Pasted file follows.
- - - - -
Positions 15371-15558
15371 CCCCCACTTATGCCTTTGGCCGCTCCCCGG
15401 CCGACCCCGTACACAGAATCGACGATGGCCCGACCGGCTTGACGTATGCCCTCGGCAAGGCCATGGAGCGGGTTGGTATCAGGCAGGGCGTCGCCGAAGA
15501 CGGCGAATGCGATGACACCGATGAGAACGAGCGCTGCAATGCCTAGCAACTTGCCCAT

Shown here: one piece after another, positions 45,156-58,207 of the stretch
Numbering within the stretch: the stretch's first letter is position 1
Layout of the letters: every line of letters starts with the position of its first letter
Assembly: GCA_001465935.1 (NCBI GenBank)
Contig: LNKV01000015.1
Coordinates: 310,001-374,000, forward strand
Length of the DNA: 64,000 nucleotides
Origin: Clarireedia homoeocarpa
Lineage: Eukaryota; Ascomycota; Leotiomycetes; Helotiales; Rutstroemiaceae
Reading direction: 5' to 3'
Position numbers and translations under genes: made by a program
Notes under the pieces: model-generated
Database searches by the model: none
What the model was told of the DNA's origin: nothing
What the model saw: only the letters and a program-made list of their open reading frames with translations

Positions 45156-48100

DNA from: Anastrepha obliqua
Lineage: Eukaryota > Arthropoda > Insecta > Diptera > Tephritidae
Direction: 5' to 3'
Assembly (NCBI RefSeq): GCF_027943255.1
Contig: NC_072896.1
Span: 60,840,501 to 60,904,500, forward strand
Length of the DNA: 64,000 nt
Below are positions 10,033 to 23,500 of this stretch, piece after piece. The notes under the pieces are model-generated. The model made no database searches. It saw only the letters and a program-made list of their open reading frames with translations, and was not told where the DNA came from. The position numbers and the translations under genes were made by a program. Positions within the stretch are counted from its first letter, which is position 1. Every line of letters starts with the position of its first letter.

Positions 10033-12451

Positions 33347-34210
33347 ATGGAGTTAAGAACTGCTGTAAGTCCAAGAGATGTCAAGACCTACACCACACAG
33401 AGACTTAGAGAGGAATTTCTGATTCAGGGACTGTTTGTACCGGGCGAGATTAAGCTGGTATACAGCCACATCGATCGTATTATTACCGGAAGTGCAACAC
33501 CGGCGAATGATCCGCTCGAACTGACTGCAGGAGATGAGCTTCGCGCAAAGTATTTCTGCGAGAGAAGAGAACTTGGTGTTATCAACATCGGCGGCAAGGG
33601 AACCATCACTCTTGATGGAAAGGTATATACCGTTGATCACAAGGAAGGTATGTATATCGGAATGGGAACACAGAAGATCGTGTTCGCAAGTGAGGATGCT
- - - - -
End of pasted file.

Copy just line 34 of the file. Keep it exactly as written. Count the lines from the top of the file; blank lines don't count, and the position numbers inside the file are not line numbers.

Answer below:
33601 AACCATCACTCTTGATGGAAAGGTATATACCGTTGATCACAAGGAAGGTATGTATATCGGAATGGGAACACAGAAGATCGTGTTCGCAAGTGAGGATGCT